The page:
Breaking the Code: A Father’s Secret, a Daughter’s Journey, and the Question That Changed Everything
November 1, 2011
Paperback, 336 pages, $10.19; also available in Kindle edition, $9.99
The cover of the book calls it a memoir, but it is much more than that.
It is a story about relationships—the relationship of a father and daughter, the relationships of a man at war and his far-away family, the relationship of two sailors who knew little about each other but who were tied by a bond stronger than time.
The book is also a revealing picture of posttraumatic stress disorder (PTSD), a relentless and unpredictable enemy of warriors in conflicts past and present. The disorder may show itself immediately after a traumatic event, or it may stay hidden for fifty years, as it did in the case of Karen’s father, Murray Fisher.
Although not written as history, Breaking the Code puts the reader in World War II from a perspective that most of today’s generation have never experienced.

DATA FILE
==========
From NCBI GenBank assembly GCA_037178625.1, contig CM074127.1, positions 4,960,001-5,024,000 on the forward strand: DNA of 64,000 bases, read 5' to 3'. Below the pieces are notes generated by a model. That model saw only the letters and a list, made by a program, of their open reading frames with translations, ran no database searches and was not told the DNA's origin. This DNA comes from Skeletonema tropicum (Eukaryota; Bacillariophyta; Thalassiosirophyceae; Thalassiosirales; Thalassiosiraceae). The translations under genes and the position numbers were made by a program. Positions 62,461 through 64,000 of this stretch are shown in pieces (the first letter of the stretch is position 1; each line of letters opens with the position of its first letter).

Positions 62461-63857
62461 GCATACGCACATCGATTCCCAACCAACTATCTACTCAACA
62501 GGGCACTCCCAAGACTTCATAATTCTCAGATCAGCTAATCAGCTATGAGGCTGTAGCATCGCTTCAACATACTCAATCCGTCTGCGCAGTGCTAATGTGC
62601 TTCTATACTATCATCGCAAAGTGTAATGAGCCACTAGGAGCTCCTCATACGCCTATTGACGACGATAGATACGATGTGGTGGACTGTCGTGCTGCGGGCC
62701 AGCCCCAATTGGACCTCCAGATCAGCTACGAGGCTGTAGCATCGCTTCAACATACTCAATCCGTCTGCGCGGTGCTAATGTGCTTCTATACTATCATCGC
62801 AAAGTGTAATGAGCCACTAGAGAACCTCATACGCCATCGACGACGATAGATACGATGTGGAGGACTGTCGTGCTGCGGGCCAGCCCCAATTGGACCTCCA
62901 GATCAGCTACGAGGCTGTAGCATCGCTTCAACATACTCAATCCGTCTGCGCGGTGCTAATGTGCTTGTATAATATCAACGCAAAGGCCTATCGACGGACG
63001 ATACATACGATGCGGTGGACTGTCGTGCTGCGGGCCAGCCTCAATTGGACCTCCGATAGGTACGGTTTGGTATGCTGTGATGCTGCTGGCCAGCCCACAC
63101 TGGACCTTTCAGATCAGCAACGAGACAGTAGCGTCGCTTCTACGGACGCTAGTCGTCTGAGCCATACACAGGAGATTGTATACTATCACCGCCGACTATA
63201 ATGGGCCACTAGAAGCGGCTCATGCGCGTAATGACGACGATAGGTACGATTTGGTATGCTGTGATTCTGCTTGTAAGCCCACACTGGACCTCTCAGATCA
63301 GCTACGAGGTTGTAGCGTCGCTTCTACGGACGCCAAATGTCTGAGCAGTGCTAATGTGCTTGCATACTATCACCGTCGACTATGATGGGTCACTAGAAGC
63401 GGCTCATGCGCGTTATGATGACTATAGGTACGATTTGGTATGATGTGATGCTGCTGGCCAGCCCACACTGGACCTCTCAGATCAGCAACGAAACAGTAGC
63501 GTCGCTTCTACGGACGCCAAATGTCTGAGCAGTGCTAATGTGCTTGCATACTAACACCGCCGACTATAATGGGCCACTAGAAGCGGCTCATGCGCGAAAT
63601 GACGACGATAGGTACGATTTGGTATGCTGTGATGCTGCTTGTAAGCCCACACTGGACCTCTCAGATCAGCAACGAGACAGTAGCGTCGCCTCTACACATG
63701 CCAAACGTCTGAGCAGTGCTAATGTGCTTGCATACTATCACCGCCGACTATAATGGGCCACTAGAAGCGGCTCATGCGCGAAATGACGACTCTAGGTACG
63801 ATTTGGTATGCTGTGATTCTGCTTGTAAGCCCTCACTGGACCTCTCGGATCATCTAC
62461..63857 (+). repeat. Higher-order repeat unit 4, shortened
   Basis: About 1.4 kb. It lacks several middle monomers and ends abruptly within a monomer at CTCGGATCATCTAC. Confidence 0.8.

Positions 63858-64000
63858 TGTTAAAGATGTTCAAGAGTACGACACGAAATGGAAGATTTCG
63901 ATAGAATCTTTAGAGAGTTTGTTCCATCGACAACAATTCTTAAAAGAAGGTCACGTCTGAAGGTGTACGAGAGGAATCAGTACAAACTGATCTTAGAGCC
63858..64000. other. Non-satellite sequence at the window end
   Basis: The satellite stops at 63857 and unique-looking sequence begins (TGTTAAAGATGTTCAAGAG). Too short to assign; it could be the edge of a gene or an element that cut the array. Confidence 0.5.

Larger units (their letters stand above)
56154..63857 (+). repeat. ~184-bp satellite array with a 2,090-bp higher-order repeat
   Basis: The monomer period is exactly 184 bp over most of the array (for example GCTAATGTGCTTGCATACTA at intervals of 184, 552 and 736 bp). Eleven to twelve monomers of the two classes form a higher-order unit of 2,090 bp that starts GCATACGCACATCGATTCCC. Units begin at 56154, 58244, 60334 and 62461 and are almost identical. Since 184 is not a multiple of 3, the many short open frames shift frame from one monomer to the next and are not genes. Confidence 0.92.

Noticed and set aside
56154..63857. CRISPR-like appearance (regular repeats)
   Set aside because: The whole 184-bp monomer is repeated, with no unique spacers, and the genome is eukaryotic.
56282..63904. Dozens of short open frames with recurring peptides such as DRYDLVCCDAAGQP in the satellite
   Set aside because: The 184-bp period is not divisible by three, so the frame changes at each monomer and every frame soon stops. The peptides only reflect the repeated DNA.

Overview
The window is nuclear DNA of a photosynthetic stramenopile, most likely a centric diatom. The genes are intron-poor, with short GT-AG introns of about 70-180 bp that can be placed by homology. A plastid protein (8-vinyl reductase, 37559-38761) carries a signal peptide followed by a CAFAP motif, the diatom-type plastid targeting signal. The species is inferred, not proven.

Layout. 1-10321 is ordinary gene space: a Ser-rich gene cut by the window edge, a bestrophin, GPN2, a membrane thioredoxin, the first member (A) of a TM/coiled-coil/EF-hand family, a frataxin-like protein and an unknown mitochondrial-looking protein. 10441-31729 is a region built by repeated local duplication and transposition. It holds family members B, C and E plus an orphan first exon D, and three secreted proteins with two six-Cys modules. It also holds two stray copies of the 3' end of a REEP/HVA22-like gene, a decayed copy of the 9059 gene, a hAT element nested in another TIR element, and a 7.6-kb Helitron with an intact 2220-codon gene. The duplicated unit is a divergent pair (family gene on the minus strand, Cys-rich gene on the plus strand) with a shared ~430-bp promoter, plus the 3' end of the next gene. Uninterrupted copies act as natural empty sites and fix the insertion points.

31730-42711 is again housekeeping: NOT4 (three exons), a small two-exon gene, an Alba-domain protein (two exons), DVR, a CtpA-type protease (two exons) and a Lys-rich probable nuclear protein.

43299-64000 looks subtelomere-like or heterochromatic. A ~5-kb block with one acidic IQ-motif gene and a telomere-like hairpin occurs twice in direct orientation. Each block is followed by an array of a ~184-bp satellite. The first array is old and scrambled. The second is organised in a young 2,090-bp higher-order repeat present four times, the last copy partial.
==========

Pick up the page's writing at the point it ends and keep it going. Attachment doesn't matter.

The story reads like a novel as the author tries to unravel the mystery of her father’s past and the secrets he has kept for half a century.
Breaking the Code is a quick and easy read, but the author’s dedication to helping her father, her father’s service to his country, and her mother’s love and faith will touch readers’ hearts
I highly recommend this book to anyone who cares about family and relationships, people interested in World War II history, those wanting to know more about PTSD, and readers who enjoy mysteries.
Be sure to come back on Veterans’ Day for an interview with the author.
Disclosure: I received an electronic copy of the book from the publisher. I have not accepted any compensation for this review and made no commitment to give a favorable review. The links to Amazon.com are affiliate links.